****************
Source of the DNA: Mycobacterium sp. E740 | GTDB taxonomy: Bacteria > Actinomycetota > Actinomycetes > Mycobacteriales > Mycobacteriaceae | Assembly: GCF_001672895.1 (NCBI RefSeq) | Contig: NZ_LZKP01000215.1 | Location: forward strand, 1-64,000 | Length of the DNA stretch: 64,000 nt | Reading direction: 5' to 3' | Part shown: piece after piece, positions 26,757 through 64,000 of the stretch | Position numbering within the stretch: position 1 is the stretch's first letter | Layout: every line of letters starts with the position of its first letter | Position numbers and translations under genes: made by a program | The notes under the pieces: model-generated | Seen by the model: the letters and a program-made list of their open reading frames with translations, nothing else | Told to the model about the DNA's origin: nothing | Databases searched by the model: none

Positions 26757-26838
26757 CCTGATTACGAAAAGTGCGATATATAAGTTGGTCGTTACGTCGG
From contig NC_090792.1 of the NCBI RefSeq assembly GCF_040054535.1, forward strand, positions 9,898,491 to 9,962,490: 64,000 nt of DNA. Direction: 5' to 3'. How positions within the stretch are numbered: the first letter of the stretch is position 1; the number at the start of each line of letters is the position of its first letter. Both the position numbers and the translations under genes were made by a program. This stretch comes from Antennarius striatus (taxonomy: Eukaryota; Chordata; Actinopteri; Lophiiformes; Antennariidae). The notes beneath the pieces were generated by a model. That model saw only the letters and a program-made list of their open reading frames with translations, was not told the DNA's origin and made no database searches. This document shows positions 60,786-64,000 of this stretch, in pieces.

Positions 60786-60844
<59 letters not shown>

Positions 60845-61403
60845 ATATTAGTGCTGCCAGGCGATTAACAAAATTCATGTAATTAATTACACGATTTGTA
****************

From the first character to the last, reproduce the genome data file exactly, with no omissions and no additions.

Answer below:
Source of the DNA: Mycobacterium sp. E740 | GTDB taxonomy: Bacteria > Actinomycetota > Actinomycetes > Mycobacteriales > Mycobacteriaceae | Assembly: GCF_001672895.1 (NCBI RefSeq) | Contig: NZ_LZKP01000215.1 | Location: forward strand, 1-64,000 | Length of the DNA stretch: 64,000 nt | Reading direction: 5' to 3' | Part shown: piece after piece, positions 26,757 through 64,000 of the stretch | Position numbering within the stretch: position 1 is the stretch's first letter | Layout: every line of letters starts with the position of its first letter | Position numbers and translations under genes: made by a program | The notes under the pieces: model-generated | Seen by the model: the letters and a program-made list of their open reading frames with translations, nothing else | Told to the model about the DNA's origin: nothing | Databases searched by the model: none

Positions 26757-26838
26757 CCTGATTACGAAAAGTGCGATATATAAGTTGGTCGTTACGTCGG
From contig NC_090792.1 of the NCBI RefSeq assembly GCF_040054535.1, forward strand, positions 9,898,491 to 9,962,490: 64,000 nt of DNA. Direction: 5' to 3'. How positions within the stretch are numbered: the first letter of the stretch is position 1; the number at the start of each line of letters is the position of its first letter. Both the position numbers and the translations under genes were made by a program. This stretch comes from Antennarius striatus (taxonomy: Eukaryota; Chordata; Actinopteri; Lophiiformes; Antennariidae). The notes beneath the pieces were generated by a model. That model saw only the letters and a program-made list of their open reading frames with translations, was not told the DNA's origin and made no database searches. This document shows positions 60,786-64,000 of this stretch, in pieces.

Positions 60786-60844
<59 letters not shown>

Positions 60845-61403
60845 ATATTAGTGCTGCCAGGCGATTAACAAAATTCATGTAATTAATTACACGATTTGTA